The Italian from Pforzheim and the (tangential) German national team left-back remain two German football fan favorites for good reason. The fact that they’ve found their form so early means that they’re sure to stay at the forefront of the discourse. Don’t forget that Grifo is among the best set-piece takers in the league. We only narrowly missed some masterpieces from him here.
Well. We have been talking about this for a little while. Man, have we ever been talking about this. The 18-year-old English phenom is simply a sublimely skilled footballer. Every last keen footballing eye in the Bundesrepublik can admit that much. No Jamie Bynoe-Gittens means no comeback on Friday night. Terzic hopefully has the good sense to insert the youngster into the XI immediately. Nuff said there.
The state of Terzic’s project
Results being the only thing that matter at the end of the day, one has to say that Friday’s result leaves Terzic’s Dortmund ahead of the curve. Having noted the problems getting the attack in gear, one should also note that the defense looked very strong for the second consecutive match.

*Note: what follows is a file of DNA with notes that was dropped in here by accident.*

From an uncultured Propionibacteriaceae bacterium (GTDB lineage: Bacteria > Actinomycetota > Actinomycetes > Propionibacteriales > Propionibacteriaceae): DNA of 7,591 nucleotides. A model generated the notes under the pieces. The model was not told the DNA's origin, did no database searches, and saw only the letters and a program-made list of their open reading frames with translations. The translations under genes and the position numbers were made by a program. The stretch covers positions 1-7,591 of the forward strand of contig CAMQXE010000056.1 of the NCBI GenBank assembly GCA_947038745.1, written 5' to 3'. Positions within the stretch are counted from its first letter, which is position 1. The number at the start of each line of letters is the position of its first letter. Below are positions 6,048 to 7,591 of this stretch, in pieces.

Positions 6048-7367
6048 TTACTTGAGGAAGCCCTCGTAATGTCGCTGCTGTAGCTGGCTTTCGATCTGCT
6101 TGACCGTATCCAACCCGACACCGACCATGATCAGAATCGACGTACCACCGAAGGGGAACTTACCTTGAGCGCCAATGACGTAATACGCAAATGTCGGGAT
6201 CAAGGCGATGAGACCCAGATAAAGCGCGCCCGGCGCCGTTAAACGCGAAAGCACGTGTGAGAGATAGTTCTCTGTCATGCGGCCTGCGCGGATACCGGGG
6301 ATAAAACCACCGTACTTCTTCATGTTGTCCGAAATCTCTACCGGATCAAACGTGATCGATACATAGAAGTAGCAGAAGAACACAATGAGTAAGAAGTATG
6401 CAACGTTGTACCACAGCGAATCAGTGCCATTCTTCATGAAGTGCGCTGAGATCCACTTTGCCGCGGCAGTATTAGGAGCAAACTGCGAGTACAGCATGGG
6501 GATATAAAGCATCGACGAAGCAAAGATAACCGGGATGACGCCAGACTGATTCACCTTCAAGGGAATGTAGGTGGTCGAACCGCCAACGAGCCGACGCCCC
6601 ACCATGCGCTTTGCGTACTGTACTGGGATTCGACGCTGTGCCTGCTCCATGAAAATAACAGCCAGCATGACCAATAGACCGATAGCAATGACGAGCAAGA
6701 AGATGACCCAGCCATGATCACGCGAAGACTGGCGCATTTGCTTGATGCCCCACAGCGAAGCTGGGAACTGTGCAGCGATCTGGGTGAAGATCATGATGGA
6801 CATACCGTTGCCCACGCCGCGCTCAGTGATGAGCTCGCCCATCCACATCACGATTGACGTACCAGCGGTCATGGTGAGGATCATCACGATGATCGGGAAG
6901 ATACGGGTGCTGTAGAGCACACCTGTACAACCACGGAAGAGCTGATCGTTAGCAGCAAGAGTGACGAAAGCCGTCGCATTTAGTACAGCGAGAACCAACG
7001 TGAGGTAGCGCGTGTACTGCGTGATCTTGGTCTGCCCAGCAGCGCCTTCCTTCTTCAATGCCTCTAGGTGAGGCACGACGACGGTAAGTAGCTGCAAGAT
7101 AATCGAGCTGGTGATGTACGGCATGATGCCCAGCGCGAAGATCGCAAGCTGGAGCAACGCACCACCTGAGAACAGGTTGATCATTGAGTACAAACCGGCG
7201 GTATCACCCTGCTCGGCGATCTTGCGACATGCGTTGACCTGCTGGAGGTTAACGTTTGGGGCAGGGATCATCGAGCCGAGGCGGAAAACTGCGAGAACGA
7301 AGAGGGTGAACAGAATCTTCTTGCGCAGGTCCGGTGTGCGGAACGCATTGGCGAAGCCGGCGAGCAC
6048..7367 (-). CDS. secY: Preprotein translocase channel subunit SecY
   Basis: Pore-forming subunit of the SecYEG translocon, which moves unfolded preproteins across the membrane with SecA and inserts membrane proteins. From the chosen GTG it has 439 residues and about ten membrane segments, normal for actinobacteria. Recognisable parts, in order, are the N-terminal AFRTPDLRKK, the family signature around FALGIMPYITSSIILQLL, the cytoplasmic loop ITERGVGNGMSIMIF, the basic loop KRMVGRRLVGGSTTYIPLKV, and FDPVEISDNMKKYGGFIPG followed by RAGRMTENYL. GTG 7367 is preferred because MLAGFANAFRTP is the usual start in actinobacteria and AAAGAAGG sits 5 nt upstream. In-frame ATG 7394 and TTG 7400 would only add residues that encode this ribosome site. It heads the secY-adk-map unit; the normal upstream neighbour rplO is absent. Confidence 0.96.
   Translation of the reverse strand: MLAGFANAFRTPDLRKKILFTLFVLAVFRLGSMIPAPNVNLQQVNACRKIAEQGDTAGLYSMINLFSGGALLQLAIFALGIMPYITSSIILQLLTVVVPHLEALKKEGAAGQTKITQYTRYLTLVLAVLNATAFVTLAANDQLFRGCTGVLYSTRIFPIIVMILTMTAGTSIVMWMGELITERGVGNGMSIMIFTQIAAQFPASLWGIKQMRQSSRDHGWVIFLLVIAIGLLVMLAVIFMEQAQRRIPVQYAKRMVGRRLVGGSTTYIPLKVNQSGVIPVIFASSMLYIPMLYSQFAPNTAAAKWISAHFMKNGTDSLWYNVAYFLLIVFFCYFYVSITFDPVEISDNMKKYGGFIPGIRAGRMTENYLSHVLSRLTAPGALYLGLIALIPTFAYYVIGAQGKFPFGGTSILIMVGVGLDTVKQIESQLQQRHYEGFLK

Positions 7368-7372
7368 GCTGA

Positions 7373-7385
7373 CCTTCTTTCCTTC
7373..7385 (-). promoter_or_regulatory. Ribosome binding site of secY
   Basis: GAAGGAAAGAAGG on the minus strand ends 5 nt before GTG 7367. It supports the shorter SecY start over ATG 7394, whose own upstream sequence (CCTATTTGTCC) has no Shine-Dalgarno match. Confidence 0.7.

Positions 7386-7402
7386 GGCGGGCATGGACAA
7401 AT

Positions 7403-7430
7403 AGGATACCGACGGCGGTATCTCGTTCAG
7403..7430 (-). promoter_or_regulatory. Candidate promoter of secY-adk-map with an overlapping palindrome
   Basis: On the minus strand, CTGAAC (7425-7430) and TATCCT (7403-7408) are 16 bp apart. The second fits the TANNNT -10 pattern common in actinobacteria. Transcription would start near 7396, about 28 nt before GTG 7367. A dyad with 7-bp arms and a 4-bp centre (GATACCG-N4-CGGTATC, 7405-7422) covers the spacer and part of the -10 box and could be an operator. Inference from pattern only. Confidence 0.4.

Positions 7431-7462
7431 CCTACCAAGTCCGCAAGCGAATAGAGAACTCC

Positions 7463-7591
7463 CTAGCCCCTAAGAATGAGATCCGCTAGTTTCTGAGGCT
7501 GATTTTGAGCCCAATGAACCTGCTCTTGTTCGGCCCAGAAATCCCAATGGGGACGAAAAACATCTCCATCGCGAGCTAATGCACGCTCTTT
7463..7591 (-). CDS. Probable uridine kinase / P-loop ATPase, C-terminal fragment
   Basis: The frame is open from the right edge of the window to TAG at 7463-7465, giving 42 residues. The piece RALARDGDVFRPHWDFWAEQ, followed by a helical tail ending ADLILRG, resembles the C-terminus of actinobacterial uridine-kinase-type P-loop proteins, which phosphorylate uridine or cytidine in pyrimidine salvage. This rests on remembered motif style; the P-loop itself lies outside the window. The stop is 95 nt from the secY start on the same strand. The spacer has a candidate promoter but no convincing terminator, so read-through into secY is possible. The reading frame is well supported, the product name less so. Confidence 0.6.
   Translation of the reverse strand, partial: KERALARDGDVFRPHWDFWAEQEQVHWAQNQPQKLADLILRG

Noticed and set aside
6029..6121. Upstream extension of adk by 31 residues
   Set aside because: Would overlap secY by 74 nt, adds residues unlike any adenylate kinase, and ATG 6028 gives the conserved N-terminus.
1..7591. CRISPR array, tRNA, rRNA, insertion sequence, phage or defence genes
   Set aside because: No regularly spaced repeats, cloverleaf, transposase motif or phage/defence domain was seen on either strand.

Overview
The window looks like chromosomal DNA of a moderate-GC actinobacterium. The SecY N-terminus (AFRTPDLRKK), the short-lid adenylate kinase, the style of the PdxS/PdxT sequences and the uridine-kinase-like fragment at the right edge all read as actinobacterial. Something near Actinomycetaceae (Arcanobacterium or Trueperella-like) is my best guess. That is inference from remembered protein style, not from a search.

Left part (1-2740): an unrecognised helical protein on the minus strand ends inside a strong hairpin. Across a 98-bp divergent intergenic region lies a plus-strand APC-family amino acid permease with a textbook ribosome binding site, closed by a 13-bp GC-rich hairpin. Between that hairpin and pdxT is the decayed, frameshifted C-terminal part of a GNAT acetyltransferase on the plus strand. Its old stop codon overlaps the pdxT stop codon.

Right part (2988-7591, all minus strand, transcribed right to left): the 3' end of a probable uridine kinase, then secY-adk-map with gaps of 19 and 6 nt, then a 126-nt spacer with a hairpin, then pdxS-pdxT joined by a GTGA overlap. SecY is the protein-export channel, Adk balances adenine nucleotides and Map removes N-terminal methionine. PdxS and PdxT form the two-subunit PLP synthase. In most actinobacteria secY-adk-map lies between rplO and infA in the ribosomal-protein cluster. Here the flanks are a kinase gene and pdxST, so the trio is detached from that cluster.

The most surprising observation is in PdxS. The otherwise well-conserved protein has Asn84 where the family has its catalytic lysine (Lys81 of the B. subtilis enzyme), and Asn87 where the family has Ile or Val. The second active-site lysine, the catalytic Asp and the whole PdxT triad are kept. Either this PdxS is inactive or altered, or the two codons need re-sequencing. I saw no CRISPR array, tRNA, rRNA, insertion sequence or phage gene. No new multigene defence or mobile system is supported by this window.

With Mahmoud Dahoud hanging back and the back-four well-drilled in not committing passing errors, they look to have worked hard on the lessons from last season. It’s obviously far too early to talk about a title challenge, but the prevailing logic should be that this team will at the very least be more consistent this year.
What did Glasner’s post-Kostic tactics look like?
The top query for “tactics-heads” this weekend. It’s back to the drawing board for the SGE trainer. His settled set of tactics no longer applies. Time for the sort of random experimentation we observed at the beginning of last season. As far as the columnist could tell, Glasner buried Ansgar Knauff back on a horizontal axis chain with Christoper Lenz in Saturday’s 1-1 draw with Hertha. That’s not all.
Daichi Kamada moved up from his recent makeshift role in defensive midfield. Lucas Alario and Randal Kolo Muani worked with moderate separation up top. Djibril Sow served as midfield flight director on a solo axis. Mario Götze proved hard to place, but it sort of looked as if he was meant to keep tight with Kamada.
Lineup—Eintracht Frankfurt—Match Two (3-3-2-2)